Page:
The first watches bearing the DeWitt signature appeared at the end of 2003, more than seven years ago. When we look at the road the brand has travelled in such a short time, it is hard to believe that it has only been seven years. This time is even more remarkable for many reasons, especially considering that these past years have been ones of economic turmoil, combined with a rash of new brands arriving on the watch scene. Yet, during these seven years, DeWitt has stood out, above all, by its consistency, steadfastness and continuity.
Since its very first models, the essential design codes of the brand have been consistently maintained, and DeWitt has never departed from its chosen path. But how can we define this veritable ‘DeWitt style’ that makes its timekeepers so easily recognizable by its enlightened watch clientele, to whom it exclusively targets its pieces? In response to this question, Jérôme de Witt says that he has always wanted to create a “particular niche in the high luxury segment, composed of very high quality products that are technically different, innovative and stylistically recognizable by their neo-classic allure, by their aristocratic flavour.”
To this definition can be added the objective, announced at the very beginning, of gradually mastering and “dominating” the creation of timekeepers in all aspects: technical, through mechanical construction and innovation; the art of watchmaking, through the rigorous requirements for quality and design; and by a deepening quest for a particular vision. Step by step, DeWitt has thus progressively evolved towards integrating all operations into its manufacture.
TWENTY-8-EIGHT TOURBILLON, TWENTY-8-EIGHT AUTOMATIC
Determination to be a trail blazer
From a mechanical point of view, as well as aesthetically, Jérôme de Witt sees himself as a trail blazer. He recalls that when he launched his first watches at the beginning of 2000, “all the watch bezels were in the shape of softened circles, generally discreet, while today, all the bezels are much more expressive,” like his own bezels that have always been highly notched, mounted on structured cases decorated with columns. This also applies to the dials. De Witt is therefore proud of having been among the first to propose stepped, three-dimensional dials in the form of technical ‘layers’ that are very complex to realize. And, wasn’t he also “right before all the others” since today “nearly 80 per cent of dials are structured like this”.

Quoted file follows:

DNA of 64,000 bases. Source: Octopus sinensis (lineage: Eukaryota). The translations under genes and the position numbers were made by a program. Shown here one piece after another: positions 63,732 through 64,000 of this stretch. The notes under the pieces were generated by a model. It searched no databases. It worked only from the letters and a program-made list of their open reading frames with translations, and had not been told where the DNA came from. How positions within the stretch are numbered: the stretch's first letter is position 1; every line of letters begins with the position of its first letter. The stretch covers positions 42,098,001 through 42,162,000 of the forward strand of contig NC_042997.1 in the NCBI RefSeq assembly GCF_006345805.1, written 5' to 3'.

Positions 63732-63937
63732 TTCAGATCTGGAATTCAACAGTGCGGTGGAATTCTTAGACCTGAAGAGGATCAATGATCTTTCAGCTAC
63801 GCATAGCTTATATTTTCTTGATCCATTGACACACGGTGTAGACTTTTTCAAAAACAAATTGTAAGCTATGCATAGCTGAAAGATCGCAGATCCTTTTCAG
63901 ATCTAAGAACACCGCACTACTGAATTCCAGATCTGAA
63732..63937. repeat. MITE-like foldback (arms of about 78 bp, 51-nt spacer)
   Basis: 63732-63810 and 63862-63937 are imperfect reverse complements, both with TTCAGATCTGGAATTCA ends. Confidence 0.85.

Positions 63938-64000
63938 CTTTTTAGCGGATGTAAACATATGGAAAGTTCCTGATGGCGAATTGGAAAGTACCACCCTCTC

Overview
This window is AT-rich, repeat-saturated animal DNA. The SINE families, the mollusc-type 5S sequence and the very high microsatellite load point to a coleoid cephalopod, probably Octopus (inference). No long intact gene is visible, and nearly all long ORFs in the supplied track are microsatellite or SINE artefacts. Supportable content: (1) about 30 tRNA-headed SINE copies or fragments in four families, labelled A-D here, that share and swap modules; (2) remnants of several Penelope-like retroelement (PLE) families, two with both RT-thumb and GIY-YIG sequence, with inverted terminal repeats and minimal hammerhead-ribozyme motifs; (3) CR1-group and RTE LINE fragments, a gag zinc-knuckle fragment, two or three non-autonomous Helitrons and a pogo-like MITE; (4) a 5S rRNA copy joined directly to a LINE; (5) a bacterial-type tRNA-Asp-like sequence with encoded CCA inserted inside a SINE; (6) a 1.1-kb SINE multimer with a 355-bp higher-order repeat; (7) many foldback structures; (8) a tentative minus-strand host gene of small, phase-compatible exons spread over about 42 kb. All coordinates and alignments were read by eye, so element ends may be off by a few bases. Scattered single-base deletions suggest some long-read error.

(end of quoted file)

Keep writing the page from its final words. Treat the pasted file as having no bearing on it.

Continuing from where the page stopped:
The special and highly refined work on the dials has always been one of the strong points of the brand. Who can forget the incredible shimmering and iridescent dials carved out of delicate plates of tinted silicon that were presented in 2007? This year, we can see the very fine grill on which is suspended the carriage of the brand’s Twenty-8-Eight Tourbillon—a grill that everyone said was impossible to produce. Then, there is the exceptional sunburst guilloché pattern on the Twenty-8-Eight Automatic, which perfectly demonstrates the great mastery attained by the brand in this domain. In fact, it is one of only a very few watchmakers that produce this artisanal guilloché craft, in the most time-honoured manner possible, using traditional machines, some of which date back to the 18th century.